Mesh networks are a mixed bag, but the TP-Link Deco XE75 Pro AXE5400 offers solid coverage of 5,500 square feet with only two nodes. Where mesh networks can get a little squirrely is that zone of coverage. You might have a normal-sized 1,400-square-foot house, but because your router is stuck in the laundry room with several walls in between it and the bedrooms and some sort of weird interference with the upstairs bedroom, you end up with five nodes instead of two. That’s why this WiFi 6 mesh network is the best middle ground available, as it has strong 2402 Mbps 5GHz and 6GHz connections and a 574 Mbps 2.4GHz connection, but isn’t the most expensive option.

If you want a switch up, the TP-Link Deco M5 AC1200 is a nice little starter mesh with dual-band, while the TP-Link Deco X90 AX6600 is the big, expensive mesh network for even larger homes. All of them are compatible with each other, and all of them do their best to kill dead zones. This one allows for up to 200 device connections, so you might want to secure your network as best as possible. 

It comes with a basic HomeShield package, requiring a subscription if you want more options. And it has a machine-learning brain that learns your network environment and user behaviors. To what end isn’t clear, but it’s not real AI, so it won’t teach your toaster to abhor humans. The TP-Link Deco XE75 Pro AXE5400 is definitely a must-have if your current router just isn’t delivering the best speeds to every corner of the house.

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Why it made the cut: A great little router with simple features that is perfect for a single room or home office.


  • Band: Dual-Band
  • WiFi Version: 6
  • Mesh Support: Yes
  • Top Speed: 1201 Mbps


  • Super cheap
  • Tri-core processor reduces lag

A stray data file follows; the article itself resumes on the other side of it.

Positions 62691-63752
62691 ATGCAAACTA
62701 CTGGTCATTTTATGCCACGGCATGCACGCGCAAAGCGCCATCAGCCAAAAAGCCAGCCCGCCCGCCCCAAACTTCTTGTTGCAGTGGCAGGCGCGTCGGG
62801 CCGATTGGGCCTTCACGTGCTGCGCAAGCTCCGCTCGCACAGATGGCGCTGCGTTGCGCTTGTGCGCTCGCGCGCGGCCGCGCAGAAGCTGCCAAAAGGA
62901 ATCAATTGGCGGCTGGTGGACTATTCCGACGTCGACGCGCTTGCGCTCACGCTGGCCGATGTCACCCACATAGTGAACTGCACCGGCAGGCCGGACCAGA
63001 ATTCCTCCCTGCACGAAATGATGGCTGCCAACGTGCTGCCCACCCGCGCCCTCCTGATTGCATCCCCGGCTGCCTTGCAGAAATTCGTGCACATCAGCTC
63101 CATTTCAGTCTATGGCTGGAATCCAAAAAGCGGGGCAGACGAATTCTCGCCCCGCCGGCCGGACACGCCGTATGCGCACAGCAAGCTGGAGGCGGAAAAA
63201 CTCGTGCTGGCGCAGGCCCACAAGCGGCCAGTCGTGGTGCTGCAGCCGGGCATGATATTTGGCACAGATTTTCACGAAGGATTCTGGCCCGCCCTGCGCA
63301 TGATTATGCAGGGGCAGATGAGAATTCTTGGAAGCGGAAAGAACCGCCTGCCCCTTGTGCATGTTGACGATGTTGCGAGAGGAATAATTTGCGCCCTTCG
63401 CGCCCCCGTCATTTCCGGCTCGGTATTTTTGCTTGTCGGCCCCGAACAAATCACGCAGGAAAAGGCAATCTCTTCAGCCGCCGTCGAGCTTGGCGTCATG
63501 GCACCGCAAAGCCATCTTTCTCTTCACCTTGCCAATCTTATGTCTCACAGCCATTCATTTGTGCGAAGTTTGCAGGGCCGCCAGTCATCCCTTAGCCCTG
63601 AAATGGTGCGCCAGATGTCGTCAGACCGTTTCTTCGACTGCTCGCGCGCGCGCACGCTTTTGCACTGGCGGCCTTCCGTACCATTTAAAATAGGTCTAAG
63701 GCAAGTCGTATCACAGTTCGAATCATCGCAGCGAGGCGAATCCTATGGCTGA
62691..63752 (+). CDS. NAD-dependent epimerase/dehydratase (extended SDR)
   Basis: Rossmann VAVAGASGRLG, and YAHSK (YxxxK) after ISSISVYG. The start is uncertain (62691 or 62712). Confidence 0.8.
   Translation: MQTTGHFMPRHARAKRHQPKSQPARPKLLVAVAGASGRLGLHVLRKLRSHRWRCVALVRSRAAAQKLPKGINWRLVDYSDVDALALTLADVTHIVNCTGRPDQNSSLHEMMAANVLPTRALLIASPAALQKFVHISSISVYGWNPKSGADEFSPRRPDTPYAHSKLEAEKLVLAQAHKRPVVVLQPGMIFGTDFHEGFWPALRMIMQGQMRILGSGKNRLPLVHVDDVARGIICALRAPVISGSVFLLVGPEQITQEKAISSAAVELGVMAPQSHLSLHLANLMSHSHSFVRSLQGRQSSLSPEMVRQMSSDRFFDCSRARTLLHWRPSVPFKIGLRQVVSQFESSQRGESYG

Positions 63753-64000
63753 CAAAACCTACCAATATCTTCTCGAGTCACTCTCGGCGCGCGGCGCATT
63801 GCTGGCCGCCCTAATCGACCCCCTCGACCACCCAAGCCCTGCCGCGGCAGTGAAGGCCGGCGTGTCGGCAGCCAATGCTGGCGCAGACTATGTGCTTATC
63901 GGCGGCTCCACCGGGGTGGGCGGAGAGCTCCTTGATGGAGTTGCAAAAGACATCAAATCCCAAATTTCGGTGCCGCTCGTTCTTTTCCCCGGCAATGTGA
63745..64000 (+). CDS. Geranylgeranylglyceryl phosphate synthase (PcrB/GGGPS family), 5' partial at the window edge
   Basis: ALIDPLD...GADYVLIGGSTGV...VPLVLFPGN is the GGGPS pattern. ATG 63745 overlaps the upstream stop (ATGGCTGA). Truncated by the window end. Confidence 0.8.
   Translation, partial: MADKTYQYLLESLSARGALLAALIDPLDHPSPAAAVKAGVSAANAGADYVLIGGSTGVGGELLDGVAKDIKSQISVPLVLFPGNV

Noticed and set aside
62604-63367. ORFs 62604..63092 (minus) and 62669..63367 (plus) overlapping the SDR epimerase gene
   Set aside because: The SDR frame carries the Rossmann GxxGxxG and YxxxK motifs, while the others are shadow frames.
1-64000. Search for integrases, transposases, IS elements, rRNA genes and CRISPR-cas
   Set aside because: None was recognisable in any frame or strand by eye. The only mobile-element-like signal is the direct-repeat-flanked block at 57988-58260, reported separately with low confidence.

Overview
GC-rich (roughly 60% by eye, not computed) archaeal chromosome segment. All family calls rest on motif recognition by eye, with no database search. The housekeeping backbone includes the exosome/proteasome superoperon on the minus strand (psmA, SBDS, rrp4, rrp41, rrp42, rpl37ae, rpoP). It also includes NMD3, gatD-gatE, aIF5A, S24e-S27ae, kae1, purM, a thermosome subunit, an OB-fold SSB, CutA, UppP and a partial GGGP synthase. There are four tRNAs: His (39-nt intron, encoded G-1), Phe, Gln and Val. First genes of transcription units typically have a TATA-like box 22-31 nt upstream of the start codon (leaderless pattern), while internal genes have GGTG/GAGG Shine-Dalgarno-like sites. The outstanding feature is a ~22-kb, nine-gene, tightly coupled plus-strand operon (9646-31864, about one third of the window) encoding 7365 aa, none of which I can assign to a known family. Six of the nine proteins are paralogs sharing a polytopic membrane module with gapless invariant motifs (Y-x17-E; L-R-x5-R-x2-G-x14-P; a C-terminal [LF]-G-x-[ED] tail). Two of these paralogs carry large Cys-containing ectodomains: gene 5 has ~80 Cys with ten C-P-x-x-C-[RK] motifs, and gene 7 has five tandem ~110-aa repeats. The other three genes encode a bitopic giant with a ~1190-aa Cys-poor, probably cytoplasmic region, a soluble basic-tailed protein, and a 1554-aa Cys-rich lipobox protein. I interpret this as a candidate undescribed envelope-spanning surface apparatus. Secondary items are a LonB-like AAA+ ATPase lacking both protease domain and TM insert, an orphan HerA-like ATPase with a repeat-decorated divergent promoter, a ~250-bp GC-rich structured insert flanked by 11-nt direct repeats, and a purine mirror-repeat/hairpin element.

• Backward compatible


  • A bit bulky for its specs
  • Can be slower than other routers

Comparable with the TP-Link Archer A7 AC1750, the main difference with the TP-Link Archer AX10 AX1500 is its use of WiFi 6. But that usage does have its limitations. The biggest sacrifice with this router is the 2.4GHz band only delivering 300 Mbp, as it only supports 802.11n or WiFi 4. However, that’s quite fine for basic home connectivity needs. Like all TP-Link routers, it uses Beamforming technology to focus WiFi signals on actual receiving devices rather than just sending signals wildly across your house. 

The 5Ghz band is your fastest option, with 1201 MBps. That’s not too shabby, especially if your immediate needs are light. We do tend to gravitate toward larger, more expensive routers, but there is nothing wrong with these smaller, cheaper routers. They certainly aren’t intended for larger homes with dozens of devices (but can be extended with a mesh network) but are perfect for singular use. This isn’t to suggest you need a router in every room, but if you don’t have a multitude of children and neighbors scraping your WiFi, sometimes the most basic router is all you need. For a WiFi 6-enabled router, the TP-Link Archer AX10 AX1500 is certainly an affordable and logical purchase.